Watch: California Wildfire Trap Hiker, Helicopter Carries Him to Safety

by Matthew Wilson
Watch: California Wildfire Trap Hiker, Helicopter Carries Him to Safety

For 207 hikers in California, a trip outdoors turned into a scene from a horror movie. On September 5, a massive wildfire subsequently trapped them in Sierra National Forest, cutting off all their exits.

In a video, one of those trapped showed off his predicament afterward. Jeremy Remington remained calm as he addressed the camera. Spinning around, he also showed the fire growing closer and closer around him. The fire had transformed the generally peaceful camping area near Mammoth Pool Reservoir into a fiery hell-scape.

“Just wanted to show you, if we make it out of this.. We are completely trapped,” Remington said. “There’s fire on all sides, all around us. All the roads are burnt.”

Dennis Valera, a local reporter, shared Remington’s video in a tweet. He confirmed firefighters had rescued the hiker and that Remington also arrived in Fresno around midnight.

Helicopters rescued the hikers from the wildfire.

Black Hawk and Chinook helicopters performed the rescues, according to The California Office of Emergency Services. The rescues began late Saturday evening and continued into Sunday morning. Emergency service took 20 people to local hospitals. Two suffered severe injuries that needed treating.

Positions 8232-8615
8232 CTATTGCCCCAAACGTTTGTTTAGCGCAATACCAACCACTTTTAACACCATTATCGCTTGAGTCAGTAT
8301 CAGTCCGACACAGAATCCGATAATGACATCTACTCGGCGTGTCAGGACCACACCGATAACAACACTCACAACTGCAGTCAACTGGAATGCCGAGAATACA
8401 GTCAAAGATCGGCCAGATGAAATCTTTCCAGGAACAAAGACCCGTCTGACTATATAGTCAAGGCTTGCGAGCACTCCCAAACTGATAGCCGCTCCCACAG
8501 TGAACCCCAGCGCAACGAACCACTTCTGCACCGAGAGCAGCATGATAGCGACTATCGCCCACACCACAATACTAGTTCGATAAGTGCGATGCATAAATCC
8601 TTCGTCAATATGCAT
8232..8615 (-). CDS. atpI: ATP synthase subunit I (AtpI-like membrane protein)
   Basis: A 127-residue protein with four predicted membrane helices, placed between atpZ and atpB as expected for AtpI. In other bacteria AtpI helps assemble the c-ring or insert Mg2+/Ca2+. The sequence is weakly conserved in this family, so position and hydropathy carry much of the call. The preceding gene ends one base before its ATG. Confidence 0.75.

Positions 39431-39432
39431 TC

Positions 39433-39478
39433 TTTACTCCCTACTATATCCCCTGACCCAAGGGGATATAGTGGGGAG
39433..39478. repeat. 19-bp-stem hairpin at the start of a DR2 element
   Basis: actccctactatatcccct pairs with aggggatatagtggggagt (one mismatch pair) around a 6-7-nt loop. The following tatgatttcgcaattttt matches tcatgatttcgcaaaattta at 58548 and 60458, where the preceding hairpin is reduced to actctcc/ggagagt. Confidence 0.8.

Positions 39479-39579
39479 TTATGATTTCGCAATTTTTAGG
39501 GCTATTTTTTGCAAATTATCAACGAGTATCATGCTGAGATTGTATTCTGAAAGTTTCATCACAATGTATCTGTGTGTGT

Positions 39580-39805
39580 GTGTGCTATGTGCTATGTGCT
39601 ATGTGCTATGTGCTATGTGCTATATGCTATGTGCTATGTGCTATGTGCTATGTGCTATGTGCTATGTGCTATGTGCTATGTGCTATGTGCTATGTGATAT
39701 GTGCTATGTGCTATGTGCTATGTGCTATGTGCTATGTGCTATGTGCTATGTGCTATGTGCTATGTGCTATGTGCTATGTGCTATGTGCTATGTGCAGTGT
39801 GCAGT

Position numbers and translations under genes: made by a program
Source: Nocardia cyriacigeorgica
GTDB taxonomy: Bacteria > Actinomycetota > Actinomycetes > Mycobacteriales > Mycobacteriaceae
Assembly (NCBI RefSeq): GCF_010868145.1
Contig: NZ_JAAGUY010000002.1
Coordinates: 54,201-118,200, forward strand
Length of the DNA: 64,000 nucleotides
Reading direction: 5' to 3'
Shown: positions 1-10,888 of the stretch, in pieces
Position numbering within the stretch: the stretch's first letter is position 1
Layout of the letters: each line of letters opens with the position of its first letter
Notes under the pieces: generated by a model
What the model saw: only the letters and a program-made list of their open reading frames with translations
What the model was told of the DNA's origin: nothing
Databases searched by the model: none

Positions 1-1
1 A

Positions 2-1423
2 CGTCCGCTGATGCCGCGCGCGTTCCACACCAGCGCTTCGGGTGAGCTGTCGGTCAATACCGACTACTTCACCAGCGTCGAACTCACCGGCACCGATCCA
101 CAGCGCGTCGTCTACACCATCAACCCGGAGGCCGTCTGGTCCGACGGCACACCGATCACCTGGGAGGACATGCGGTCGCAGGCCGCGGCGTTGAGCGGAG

Two campers chose to stay behind, according to the Madera County Sheriff’s Office.

A photo posted by the California National Guard showed 20 people in an aircraft after they had been rescued.

The Creek Fire started on Friday but grew seven times larger on Saturday. High temperatures and dry conditions also aided the fire’s growth. As a result, the wildfire crossed the San Joaquin River, blocking off the only entrance to the Mammoth Pool Campground, according to national forrest spokesman Dan Tune.

“Once the fire gets going, it creates its own weather, adding wind to increase the spread,” Tune said.

In total, the fire has scorched through 71 square miles. By Sunday morning, firefighters had contained just 5 percent of the blaze.

[H/T: New York Post]

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